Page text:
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SMOKERS' CORNER: CHINA'S SUNLIGHT ON OUR TOURISM

Updated May 20, 2017

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Illustration by Abro
Illustration by Abro

On May 15, Dawn published a detailed report on CPEC’s original master plan as drawn up by the China Development Bank. The plan makes a fascinating read. It is an elaborate strategy which at least in theory can rapidly change Pakistan’s economic, political and even social landscape for the better.

Dawn’s Khurram Husain who penned the report wrote that “the plan envisages a deep and broad-based penetration of most sectors of Pakistan’s economy as well as its society by Chinese enterprises and culture.”

The plan talks about greatly expanding and building various areas of Pakistan’s industrial and agricultural sectors. It speaks of erecting an infrastructure which will not only help carry unprecedented economic expansion but will also be entirely investment-friendly for foreigners.


Could the Chinese focus on reinvigorating Pakistan’s tourism sector reverse its decline?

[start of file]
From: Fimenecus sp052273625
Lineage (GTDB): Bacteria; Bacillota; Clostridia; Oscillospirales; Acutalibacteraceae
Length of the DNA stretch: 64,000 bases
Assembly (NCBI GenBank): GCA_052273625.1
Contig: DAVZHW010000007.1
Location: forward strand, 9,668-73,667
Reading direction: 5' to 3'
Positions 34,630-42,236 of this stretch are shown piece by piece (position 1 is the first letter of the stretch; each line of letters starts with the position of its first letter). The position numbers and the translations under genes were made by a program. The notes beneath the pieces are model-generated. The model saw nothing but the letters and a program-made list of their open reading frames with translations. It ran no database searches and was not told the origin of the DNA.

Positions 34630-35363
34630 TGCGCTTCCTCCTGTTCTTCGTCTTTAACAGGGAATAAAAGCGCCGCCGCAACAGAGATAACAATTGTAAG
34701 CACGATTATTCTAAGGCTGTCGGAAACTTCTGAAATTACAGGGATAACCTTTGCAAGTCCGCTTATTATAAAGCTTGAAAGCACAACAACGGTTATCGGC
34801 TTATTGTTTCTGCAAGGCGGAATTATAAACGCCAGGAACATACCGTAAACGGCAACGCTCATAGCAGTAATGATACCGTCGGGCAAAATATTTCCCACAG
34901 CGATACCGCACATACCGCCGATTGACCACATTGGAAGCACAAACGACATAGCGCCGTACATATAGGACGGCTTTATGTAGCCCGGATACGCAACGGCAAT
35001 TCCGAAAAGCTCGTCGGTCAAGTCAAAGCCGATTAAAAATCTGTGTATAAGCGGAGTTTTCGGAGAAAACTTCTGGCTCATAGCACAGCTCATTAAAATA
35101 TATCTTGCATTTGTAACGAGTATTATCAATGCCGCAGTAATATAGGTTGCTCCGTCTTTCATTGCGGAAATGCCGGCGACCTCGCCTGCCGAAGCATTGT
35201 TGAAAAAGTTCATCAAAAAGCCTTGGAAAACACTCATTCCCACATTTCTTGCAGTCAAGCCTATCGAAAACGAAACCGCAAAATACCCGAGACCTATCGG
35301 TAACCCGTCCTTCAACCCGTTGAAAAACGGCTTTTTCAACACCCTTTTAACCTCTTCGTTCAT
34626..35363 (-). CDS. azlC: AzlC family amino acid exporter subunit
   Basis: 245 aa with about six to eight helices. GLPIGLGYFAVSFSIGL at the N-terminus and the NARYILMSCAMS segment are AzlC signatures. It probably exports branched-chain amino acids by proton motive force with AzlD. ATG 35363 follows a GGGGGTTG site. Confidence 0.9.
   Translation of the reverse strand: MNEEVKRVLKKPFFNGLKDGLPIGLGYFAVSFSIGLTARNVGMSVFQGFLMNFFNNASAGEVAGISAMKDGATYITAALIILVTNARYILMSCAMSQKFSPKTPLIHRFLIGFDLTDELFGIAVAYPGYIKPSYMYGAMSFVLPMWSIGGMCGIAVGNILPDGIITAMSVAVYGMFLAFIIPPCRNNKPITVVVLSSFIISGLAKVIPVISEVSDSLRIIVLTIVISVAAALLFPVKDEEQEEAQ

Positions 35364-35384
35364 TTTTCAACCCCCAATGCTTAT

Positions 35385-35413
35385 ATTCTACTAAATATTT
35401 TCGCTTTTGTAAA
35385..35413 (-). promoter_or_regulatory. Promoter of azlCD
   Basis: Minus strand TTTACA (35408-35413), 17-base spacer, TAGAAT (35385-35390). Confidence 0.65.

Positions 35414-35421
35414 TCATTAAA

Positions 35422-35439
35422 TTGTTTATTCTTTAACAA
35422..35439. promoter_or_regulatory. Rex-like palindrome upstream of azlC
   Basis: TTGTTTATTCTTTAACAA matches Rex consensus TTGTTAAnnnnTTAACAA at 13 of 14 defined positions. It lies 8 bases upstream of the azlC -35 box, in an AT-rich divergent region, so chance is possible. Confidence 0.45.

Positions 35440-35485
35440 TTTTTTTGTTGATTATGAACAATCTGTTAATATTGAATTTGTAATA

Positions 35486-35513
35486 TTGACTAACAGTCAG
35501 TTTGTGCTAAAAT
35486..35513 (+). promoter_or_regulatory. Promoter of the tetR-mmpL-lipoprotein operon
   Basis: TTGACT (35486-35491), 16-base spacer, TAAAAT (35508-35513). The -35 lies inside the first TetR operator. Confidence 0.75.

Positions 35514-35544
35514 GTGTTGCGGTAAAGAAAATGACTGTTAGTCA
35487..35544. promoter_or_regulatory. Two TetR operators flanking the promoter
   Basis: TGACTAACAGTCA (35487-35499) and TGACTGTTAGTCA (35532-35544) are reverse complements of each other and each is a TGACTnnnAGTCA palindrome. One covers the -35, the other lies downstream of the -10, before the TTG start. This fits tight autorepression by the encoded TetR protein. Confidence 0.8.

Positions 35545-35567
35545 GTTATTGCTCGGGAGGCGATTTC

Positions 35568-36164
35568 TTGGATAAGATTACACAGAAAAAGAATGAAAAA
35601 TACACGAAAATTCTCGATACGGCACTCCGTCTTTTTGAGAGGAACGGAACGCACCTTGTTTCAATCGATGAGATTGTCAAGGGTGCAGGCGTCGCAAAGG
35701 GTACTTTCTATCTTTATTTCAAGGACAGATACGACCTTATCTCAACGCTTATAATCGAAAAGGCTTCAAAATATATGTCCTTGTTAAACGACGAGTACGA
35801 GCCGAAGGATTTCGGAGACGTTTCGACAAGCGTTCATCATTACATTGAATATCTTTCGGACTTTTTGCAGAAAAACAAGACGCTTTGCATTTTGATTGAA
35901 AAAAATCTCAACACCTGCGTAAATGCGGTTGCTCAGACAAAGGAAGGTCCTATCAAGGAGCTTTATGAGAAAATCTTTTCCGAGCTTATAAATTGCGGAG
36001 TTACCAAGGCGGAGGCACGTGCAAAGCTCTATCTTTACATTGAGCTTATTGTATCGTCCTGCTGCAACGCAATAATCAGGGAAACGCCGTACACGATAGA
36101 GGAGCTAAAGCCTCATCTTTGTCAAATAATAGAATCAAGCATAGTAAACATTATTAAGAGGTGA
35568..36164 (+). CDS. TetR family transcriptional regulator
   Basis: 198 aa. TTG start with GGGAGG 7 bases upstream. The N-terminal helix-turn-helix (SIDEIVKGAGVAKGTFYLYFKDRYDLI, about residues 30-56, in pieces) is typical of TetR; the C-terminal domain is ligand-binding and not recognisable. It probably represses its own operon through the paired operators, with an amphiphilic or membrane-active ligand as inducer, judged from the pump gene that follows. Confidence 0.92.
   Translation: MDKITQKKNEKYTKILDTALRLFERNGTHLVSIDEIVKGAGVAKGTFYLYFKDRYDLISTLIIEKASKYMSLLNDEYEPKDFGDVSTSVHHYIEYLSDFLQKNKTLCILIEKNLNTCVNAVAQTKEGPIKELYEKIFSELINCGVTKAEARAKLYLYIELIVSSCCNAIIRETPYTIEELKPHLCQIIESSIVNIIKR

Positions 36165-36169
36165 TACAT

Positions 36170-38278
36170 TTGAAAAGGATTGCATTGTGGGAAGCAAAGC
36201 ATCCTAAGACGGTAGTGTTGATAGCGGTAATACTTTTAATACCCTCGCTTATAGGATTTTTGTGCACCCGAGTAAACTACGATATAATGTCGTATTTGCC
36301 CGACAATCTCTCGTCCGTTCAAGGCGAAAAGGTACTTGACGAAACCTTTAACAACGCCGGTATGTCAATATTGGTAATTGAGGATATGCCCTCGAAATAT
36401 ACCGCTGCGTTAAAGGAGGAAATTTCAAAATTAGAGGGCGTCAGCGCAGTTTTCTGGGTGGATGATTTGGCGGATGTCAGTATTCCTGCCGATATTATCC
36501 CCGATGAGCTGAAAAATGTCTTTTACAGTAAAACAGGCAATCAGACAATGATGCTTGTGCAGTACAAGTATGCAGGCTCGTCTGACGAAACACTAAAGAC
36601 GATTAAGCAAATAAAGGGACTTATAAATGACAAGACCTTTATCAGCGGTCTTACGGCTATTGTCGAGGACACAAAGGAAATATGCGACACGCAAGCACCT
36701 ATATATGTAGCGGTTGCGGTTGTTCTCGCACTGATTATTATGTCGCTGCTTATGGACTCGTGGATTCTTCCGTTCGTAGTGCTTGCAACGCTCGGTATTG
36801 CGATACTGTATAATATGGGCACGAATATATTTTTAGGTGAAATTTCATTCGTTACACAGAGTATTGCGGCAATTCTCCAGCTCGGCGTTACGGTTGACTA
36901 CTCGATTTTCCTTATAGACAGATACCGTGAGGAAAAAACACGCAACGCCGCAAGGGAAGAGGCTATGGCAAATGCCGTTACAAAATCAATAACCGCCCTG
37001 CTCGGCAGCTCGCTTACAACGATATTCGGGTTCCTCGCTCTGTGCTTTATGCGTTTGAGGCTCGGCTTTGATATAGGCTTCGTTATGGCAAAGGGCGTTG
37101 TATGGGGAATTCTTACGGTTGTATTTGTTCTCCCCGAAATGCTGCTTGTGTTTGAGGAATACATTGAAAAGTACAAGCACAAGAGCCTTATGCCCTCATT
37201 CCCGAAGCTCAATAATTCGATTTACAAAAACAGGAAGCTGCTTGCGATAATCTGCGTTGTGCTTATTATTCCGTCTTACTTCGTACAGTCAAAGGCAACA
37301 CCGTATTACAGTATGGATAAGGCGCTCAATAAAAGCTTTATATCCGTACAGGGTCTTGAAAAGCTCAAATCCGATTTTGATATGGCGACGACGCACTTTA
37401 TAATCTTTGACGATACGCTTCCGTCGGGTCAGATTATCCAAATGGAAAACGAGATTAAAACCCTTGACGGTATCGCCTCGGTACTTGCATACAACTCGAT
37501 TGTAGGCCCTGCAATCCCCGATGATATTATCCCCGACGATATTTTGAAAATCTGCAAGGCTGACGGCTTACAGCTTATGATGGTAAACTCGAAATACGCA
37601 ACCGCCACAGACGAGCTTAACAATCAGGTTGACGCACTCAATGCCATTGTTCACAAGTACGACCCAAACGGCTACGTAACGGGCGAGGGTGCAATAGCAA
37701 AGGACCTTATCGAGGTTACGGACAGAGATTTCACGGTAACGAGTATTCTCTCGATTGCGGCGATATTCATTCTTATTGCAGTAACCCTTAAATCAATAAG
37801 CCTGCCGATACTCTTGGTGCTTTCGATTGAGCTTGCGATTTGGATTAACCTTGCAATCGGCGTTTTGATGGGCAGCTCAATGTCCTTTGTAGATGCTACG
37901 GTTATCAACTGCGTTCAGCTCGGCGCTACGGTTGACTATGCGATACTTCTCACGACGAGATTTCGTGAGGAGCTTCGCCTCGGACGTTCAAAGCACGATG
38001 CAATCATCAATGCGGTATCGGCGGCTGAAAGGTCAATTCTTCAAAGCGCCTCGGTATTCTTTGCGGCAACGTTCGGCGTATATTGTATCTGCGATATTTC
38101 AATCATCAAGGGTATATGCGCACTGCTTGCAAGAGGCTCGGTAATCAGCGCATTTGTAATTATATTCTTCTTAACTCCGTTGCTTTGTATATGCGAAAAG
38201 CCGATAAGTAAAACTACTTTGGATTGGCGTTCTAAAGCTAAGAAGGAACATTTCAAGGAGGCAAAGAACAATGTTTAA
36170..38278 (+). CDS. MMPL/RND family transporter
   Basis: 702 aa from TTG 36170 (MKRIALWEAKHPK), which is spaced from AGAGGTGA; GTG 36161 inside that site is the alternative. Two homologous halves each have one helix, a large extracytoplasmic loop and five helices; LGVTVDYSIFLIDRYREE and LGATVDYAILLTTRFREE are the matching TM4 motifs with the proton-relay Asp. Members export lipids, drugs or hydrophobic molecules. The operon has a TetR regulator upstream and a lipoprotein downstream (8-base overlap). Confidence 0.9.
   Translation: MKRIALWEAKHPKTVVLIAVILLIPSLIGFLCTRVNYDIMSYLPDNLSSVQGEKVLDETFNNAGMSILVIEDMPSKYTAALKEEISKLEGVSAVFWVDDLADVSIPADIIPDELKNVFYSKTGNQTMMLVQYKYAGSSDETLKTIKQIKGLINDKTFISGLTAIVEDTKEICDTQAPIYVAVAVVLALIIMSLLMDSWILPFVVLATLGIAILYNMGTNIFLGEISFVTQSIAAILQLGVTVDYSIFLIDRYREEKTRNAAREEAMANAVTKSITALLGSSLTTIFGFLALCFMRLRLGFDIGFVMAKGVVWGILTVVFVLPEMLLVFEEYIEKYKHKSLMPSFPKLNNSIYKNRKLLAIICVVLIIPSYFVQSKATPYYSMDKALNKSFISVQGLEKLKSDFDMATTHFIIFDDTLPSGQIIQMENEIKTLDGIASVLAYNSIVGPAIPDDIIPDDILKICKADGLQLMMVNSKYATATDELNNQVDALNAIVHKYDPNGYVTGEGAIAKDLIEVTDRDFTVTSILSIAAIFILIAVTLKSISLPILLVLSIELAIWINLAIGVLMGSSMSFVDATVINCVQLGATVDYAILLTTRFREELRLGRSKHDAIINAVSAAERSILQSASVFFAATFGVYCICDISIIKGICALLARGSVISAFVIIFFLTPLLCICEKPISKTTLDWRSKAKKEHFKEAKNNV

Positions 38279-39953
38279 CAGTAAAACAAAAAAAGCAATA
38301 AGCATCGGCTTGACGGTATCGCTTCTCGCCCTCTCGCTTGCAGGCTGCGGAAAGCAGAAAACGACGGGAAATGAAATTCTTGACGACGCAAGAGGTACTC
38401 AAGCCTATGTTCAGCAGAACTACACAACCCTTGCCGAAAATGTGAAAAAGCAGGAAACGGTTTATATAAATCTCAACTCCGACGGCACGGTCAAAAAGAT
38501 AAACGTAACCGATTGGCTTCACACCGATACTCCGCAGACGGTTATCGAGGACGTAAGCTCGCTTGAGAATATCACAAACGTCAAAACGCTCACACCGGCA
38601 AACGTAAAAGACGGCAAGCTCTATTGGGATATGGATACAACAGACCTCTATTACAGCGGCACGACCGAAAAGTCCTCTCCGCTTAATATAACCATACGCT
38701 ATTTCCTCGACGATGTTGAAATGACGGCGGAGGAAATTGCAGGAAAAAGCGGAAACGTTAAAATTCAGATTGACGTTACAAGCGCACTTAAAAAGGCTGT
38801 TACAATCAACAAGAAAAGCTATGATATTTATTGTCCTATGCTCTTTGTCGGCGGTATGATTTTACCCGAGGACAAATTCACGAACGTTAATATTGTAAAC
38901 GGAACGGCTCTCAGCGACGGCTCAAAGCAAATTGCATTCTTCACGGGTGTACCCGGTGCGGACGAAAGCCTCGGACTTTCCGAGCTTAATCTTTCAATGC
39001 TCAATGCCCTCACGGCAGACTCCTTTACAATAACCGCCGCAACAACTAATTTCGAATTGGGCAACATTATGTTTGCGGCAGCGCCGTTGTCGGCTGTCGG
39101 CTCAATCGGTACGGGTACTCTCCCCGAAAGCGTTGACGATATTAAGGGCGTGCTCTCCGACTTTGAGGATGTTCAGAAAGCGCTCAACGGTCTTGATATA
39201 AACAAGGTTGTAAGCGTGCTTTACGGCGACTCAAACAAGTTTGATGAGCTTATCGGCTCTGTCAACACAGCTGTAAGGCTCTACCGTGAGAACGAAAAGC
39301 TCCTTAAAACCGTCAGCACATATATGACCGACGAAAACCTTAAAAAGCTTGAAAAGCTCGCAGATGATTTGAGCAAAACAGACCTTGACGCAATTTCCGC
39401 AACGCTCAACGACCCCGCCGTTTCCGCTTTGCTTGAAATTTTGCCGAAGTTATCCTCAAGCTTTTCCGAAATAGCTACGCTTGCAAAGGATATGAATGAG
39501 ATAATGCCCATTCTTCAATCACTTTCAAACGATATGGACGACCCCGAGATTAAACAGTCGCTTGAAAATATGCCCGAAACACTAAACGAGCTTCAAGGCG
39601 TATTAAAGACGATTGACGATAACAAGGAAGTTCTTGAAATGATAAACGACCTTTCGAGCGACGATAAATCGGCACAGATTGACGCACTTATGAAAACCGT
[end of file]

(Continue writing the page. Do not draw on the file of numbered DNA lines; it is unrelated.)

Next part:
A portion of the report also directly addresses Chinese entrepreneurs within China by advising them to ‘make an effort seeking powerful strategic partners for bundling interest in Pakistan.’

Though the plan largely concentrates on investment and growth in the industrial and agricultural sectors, and reinstates the need to jointly curb terrorism, there is also a section in it on tourism.

The plan mentions the creation of a “coastal tourism industry” in which, to quote Khurram’s report, “a long belt of coastal enjoyment industry that includes yacht wharfs, cruise homeports, nightlife, city parks, public squares, theaters, golf courses and spas, hot spring hotels and watersports will be constructed.”

The plan features the building of international cruise clubs which will provide marine tourists private rooms “that would feel as though they were living in the ocean.” The plan also speaks of creating wildlife sanctuaries, an aquarium, botanical gardens, a coastal beach, coastal villas, car camps, SPA, beach playgrounds and seafood streets.

These are remarkable ideas. Pakistan’s status as a tourist and recreational spot has been suffering for the past two decades. In fact, at the moment it is almost non-existent.